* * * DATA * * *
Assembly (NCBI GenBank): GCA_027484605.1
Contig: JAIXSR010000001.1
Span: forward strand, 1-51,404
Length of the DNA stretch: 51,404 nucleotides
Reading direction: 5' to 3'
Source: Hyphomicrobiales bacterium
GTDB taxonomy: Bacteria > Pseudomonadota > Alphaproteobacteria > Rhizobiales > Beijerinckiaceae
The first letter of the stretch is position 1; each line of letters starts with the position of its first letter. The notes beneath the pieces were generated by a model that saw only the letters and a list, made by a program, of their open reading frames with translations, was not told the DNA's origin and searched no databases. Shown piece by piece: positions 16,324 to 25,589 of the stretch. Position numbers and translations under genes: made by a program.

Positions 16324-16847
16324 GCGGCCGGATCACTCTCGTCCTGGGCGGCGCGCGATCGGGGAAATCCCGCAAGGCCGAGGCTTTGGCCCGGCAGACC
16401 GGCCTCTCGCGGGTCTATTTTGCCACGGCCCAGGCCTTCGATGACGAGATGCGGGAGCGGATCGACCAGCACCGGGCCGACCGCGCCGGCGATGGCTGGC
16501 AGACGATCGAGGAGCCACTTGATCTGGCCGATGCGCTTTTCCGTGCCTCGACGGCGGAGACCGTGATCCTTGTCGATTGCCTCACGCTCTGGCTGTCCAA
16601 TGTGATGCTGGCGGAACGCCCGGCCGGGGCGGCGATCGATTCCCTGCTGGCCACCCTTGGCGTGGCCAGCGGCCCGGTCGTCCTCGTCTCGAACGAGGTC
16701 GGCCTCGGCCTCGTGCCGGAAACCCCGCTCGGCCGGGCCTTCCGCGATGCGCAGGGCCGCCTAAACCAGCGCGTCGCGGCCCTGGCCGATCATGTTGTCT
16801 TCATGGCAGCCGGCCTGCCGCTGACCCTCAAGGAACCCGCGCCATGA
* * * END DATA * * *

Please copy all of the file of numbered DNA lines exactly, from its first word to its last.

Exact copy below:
Assembly (NCBI GenBank): GCA_027484605.1
Contig: JAIXSR010000001.1
Span: forward strand, 1-51,404
Length of the DNA stretch: 51,404 nucleotides
Reading direction: 5' to 3'
Source: Hyphomicrobiales bacterium
GTDB taxonomy: Bacteria > Pseudomonadota > Alphaproteobacteria > Rhizobiales > Beijerinckiaceae
The first letter of the stretch is position 1; each line of letters starts with the position of its first letter. The notes beneath the pieces were generated by a model that saw only the letters and a list, made by a program, of their open reading frames with translations, was not told the DNA's origin and searched no databases. Shown piece by piece: positions 16,324 to 25,589 of the stretch. Position numbers and translations under genes: made by a program.

Positions 16324-16847
16324 GCGGCCGGATCACTCTCGTCCTGGGCGGCGCGCGATCGGGGAAATCCCGCAAGGCCGAGGCTTTGGCCCGGCAGACC
16401 GGCCTCTCGCGGGTCTATTTTGCCACGGCCCAGGCCTTCGATGACGAGATGCGGGAGCGGATCGACCAGCACCGGGCCGACCGCGCCGGCGATGGCTGGC
16501 AGACGATCGAGGAGCCACTTGATCTGGCCGATGCGCTTTTCCGTGCCTCGACGGCGGAGACCGTGATCCTTGTCGATTGCCTCACGCTCTGGCTGTCCAA
16601 TGTGATGCTGGCGGAACGCCCGGCCGGGGCGGCGATCGATTCCCTGCTGGCCACCCTTGGCGTGGCCAGCGGCCCGGTCGTCCTCGTCTCGAACGAGGTC
16701 GGCCTCGGCCTCGTGCCGGAAACCCCGCTCGGCCGGGCCTTCCGCGATGCGCAGGGCCGCCTAAACCAGCGCGTCGCGGCCCTGGCCGATCATGTTGTCT
16801 TCATGGCAGCCGGCCTGCCGCTGACCCTCAAGGAACCCGCGCCATGA